Nadia Tucker"s Active Truth range. “To be honest, I had no idea that the business would take off like it did," she says. "We were growing so quickly, and I needed to be present to help my business partner manage the growth curve. I loved my job, and was really proud of what I did as a...
“To be honest, I had no idea that the business would take off like it did,” she says. “We were growing so quickly, and I needed to be present to help my business partner manage the growth curve. I loved my job, and was really proud of what I did as a lawyer, but I had to give it up to steer the ship with the business.”
The decision has paid off, with Active Truth’s turnover for this financial year predicted to be about $3 million.
“I’ve got no background in fashion or business, and no involvement in budgets and forecasting. We’re self-taught all the way. Google has been our best friend.”
Making the decision to walk away
Prue Gilbert also made the decision to walk away from a successful career in law.
She had worked in private practice, focused on the commercial property space. After five years working in Melbourne, she moved to Sydney to further her career.
Her role gave her the opportunity to delve deeper into sex discrimination culture and gender inequality in the workplace, which she reported back to company management, advising a better corporate approach.
It enabled her to drive change in the organisation, and she was getting a lot of support. “I created an opportunity for women to be heard, and developed a gender-inclusion strategy,” Gilbert says.
Her experience prompted her to start her own consultancy, Grace Papers. She picked up clients across the country on the back of the introduction of the Fair Work Act (2009).
“There’s an assumption that workplaces manage people’s careers, but that’s not the case. We give people the tools to manage their own careers,” she says.
“My vision for gender equality includes a world in which women can realise their full professional potential and care without experiencing discrimination, and where women and men are equally responsible for the most important decisions in our world. But my vision also includes a world where men can be vulnerable, care freely and express fear.”
The business is in the process of the next round of a capital-raising bid for $500,000 to fund its growth. Grace Papers has four staff and a number of facilitators around the country with Fairfax estimating turnover in the vicinity of $1 million.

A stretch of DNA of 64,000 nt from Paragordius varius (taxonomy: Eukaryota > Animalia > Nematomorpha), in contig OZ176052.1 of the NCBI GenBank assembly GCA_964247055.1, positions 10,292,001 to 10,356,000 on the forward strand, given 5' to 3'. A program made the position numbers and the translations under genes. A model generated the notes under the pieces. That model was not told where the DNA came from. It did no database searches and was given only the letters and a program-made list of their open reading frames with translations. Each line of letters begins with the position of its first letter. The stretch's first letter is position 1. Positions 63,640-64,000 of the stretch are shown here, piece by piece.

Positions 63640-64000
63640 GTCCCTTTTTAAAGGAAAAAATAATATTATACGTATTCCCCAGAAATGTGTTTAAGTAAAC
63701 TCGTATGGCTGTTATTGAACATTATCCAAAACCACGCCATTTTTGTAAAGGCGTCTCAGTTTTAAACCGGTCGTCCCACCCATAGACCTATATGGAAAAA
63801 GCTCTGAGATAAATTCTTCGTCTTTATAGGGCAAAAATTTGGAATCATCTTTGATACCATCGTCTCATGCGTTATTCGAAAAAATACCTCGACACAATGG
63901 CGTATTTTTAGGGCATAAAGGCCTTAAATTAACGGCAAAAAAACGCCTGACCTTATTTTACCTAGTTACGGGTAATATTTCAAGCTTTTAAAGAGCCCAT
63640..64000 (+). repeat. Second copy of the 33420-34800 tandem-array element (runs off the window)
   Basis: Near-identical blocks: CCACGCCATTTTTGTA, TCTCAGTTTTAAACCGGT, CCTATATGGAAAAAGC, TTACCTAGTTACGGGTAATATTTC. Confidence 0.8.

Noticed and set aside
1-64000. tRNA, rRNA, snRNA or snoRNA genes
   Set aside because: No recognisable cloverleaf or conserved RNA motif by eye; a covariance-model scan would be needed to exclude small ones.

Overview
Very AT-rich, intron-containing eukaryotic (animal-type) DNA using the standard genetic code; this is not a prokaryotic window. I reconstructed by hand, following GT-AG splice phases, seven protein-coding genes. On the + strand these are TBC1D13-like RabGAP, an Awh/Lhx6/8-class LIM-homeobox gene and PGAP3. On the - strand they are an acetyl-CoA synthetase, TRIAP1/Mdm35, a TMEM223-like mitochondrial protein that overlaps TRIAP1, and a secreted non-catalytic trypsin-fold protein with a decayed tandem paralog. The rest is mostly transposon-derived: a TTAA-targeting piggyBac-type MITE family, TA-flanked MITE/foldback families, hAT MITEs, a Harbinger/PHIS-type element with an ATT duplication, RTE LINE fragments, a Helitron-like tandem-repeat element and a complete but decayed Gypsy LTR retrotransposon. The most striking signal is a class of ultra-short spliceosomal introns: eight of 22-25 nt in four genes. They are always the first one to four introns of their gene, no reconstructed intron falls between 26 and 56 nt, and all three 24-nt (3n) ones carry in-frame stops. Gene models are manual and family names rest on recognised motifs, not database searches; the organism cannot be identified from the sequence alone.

Gilbert’s legal background has given her a “really strong” springboard into her own business. With a background in corporate strategy and finance, her husband joined her in the business three years ago.
Her legal experience gave her a curious mind and a strong focus on problem solving, plus a good sense of time management and setting priorities, she says.
‘Never my dream’
Jessica Jane Sammut trained as a lawyer in London, qualifying in commercial litigation and contractual disputes, which mostly played out in the High Court.
“I wanted a profession, so chased law. But it was never my dream. I worked very hard and long hours, but it wasn’t what I wanted to do forever,” she says.
She moved to Australia at 26, working for a small legal firm. “I loved writing case law and marketing. I was ready to have kids, and started working as a freelance journalist.”
A lack of educated and inspiring magazines in the market prompted her to launch her own glossy title, Mama Disrupt in December 2016. The 144-page magazine was an instant hit with her target audience, with a circulation of 60,000 and a number of high-profile women posing for the cover, including Sarah Jessica Parker and Scarlett Johansson.
I found law a little soulless. I didn’t want to look back on my life and think about it in billable six minute increments.
Jessica Jane Sammut
“The aim was to create a magazine that felt like the missing piece for mothers. A magazine that represented modern women, and motherhood. We’re very down to each and embrace beautiful things in life.”
She’s built a team of eight people who work remotely in the cloud to pull each quarterly edition together, each logging into the online office system when turning up to work.
“I love having my own business. I found law a little soulless. I didn’t want to look back on my life and think about it in billable six-minute increments.
“Now, I’ll always be able to look back on my life and feel as though I’ve been fulfilled.”
Morning & Afternoon Newsletter